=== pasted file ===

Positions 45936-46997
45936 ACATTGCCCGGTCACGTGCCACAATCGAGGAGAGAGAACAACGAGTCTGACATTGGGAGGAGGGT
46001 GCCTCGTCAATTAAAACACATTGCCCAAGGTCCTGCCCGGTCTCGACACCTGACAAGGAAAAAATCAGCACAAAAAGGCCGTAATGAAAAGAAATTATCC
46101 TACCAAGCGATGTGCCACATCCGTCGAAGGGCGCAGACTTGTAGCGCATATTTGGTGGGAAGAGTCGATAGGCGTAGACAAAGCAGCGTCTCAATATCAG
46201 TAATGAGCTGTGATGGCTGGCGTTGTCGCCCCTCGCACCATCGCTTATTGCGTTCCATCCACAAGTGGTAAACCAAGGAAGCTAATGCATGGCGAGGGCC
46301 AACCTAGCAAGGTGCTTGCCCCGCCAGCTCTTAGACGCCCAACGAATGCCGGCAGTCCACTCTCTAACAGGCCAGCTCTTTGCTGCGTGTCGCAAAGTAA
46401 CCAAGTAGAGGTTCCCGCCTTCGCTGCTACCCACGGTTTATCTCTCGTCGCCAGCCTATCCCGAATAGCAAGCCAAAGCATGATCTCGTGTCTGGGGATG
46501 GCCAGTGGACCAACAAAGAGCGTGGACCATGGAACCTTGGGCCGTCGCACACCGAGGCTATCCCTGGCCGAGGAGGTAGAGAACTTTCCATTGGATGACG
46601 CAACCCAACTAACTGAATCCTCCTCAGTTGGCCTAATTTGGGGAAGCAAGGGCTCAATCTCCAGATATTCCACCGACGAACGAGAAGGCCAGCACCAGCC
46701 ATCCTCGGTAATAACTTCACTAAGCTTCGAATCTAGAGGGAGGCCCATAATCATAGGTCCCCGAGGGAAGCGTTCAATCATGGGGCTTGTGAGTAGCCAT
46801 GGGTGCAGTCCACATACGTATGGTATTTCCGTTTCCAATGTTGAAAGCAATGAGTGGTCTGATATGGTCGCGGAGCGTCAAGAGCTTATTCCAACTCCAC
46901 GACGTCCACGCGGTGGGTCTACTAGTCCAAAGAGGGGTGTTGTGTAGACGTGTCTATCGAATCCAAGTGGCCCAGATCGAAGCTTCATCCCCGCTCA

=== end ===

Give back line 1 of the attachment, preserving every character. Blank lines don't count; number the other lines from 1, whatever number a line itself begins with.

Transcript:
Positions 45936-46997